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Normal Speech Development: When should I expect my child to talk?

All children develop speech and language skills at different times. We as speech language pathologists, however, become concerned when children are falling significantly below their age level for both understanding and talking. Here are a few guidelines you can use to see if your children are developing speech and language skills appropriately:

7 months – 1 year:
Hearing & Understanding

  • Enjoys games like peak-a-boo and pat-a-cake
  • Turns and looks in the direction of sounds
  • Listens when spoken to
  • Recognizes words for common items like “cup”, “shoe”, “juice”
  • Begins to respond to simple requests (“come Here”, “want more”)


  • Babbling with both long and short groups of sounds “tata upup bibibibi”
  • Uses speech or non-crying sounds to get and keep attention
  • Imitates different speech sounds
  • Has 1 or 2 words (“bye, bye, dada, mama”)

1-2 Years
Hearing & Understanding

  • Points to a few body parts
  • Follows 1-2 step directions and understands simple questions (“Roll the ball, “kiss the baby”, “Go get your shoes”)
  • Listens to simple stories, songs, and rhymes
  • Points to pictures in a book when named


  • Says more words every month
  • Uses some 1-2 word questions (“where kitty?”, “go bye-bye”?, “what’s that?”)
  • Put 2 words together (“more cookie”, “no juice”, “mommy book”)
  • Uses many different consonant sounds at the beginning of words

2-3 Years
Hearing & Understanding

  • Hears when you call from another room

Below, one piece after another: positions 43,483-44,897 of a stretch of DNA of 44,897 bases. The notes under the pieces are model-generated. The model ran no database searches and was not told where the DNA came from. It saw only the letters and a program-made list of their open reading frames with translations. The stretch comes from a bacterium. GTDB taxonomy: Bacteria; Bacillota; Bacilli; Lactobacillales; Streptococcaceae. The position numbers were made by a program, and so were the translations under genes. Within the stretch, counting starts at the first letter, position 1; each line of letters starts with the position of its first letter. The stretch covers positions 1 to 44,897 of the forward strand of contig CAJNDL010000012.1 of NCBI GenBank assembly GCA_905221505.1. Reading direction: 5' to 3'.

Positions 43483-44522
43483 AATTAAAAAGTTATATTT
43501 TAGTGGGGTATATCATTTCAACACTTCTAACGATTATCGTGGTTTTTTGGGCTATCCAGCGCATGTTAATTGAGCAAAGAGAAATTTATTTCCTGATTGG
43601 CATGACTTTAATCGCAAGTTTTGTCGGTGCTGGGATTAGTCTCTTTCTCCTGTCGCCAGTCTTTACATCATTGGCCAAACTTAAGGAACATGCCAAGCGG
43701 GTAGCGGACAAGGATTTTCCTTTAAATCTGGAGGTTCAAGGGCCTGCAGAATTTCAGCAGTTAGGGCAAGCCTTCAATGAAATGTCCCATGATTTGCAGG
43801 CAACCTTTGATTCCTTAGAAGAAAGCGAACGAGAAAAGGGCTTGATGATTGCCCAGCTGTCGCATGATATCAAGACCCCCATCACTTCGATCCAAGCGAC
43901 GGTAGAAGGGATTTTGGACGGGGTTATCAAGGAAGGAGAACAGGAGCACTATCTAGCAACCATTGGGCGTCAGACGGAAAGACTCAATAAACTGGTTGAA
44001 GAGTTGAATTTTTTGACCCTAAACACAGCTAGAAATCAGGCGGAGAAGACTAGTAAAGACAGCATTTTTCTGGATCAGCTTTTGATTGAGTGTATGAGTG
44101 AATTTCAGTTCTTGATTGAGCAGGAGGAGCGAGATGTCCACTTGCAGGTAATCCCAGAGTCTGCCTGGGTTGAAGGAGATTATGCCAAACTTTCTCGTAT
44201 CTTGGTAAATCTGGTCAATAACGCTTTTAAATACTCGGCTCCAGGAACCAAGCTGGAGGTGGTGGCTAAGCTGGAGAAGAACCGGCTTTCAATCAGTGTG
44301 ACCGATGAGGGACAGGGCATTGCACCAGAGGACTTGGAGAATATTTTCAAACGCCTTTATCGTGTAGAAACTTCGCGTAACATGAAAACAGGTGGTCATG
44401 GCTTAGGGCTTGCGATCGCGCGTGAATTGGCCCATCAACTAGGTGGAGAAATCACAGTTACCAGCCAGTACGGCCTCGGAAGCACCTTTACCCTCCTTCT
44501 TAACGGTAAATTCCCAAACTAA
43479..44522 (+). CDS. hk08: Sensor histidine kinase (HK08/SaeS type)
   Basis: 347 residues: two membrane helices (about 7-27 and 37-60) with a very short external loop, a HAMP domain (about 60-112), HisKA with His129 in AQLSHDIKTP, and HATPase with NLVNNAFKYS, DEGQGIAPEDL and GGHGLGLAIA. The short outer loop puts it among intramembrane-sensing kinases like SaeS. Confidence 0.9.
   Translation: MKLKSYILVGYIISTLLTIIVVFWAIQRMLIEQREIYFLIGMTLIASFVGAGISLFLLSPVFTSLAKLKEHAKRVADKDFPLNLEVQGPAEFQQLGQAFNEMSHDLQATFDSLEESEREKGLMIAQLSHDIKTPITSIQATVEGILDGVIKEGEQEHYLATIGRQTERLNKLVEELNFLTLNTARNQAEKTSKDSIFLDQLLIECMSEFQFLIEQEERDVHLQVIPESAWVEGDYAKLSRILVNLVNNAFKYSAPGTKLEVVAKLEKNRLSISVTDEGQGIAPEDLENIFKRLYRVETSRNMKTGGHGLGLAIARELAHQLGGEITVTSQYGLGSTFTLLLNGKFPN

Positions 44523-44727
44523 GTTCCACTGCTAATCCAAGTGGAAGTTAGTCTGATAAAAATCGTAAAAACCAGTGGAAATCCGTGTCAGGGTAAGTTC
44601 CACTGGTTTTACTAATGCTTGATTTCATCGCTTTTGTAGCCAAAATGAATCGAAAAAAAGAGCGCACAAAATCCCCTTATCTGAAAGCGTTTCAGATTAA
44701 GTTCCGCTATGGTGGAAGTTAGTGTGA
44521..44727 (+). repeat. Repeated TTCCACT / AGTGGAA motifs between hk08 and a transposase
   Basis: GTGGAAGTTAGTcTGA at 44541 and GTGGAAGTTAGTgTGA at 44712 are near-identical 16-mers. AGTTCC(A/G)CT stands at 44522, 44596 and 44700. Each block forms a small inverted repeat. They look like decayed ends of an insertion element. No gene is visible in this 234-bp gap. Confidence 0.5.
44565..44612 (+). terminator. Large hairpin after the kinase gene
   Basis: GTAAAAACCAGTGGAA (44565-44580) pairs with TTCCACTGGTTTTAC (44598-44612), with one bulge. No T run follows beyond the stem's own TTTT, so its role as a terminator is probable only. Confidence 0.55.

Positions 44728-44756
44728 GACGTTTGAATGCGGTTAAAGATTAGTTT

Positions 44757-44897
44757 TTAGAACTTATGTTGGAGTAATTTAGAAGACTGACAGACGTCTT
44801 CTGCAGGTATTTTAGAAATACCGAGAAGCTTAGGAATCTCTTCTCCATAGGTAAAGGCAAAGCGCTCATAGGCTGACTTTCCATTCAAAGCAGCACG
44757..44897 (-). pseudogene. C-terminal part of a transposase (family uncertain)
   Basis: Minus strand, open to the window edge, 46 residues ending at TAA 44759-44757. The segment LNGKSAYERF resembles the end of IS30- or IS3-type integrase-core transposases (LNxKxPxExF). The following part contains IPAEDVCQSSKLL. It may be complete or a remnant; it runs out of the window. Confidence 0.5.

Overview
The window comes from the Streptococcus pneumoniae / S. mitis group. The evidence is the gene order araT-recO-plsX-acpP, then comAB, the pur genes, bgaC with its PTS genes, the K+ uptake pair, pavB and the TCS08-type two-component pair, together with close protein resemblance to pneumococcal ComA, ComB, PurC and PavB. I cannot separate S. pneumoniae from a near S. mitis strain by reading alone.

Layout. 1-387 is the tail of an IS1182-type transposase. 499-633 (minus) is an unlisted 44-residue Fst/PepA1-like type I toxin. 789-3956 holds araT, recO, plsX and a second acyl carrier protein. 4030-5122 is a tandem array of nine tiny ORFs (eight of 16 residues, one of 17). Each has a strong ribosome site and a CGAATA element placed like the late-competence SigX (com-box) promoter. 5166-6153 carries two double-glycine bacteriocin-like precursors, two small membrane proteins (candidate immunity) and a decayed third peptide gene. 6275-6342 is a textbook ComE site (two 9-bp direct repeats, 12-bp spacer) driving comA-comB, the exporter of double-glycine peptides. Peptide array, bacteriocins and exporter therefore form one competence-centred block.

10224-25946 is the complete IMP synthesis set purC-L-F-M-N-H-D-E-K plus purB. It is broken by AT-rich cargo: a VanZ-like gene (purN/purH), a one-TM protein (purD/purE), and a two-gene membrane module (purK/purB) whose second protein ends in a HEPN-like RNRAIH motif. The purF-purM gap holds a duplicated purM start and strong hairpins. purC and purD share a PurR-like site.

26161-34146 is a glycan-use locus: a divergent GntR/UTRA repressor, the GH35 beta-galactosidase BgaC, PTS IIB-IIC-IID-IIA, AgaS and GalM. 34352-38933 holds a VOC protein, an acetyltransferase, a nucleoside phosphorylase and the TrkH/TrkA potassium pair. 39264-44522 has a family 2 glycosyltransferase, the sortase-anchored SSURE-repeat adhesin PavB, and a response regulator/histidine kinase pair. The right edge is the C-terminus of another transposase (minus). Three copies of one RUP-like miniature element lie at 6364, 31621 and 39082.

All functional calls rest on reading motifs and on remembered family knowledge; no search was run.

• Answers simple “who?”, “what?”, “where?”, “why” questions
  • Follows 2-3 step directions


  • Has a word for almost everything
  • Uses 2-3 words to talk about and ask for things
  • Speech is understood by familiar listeners most of the time
  • Often asks for or directs attention to objects by naming them

3-4 Years
Hearing & Understanding

  • understands differences in meaning (“go-stop”, “in-on”, “big-little”, “up-down”)
  • Follows 2 requests (“Get the book and put it on the table”)
  • understands action words (“jump, run, wash”) and descriptive words (“big, wet, little”)


  • Talks about activities completed earlier such as from school or a friends home
  • People outside the family understands the child’s speech
  • Uses a lot of sentences that have 4 or more words
  • Usually talks easily without repeating syllables or words

4-5 Years
Hearing & Understanding

  • Pays attention to short stories and answers simple questions about it
  • Hears and understands most of what is said at home and in school
  • Understands spatial concepts (under, in back of, next to, in front of)
  • Makes inferences (“what will happen if.”) from pictures and stories
  • Understands and can produce rhyming words
  • Can clap out multi-syllable words


  • Voice sounds clear like other children’s
  • Uses sentences that give lots of details (“I like to read my books”)
  • Tells stories that stick to topic
  • Communicates easily with other children and adults
  • Says most sounds correctly
  • Uses the same grammar as the rest of the family

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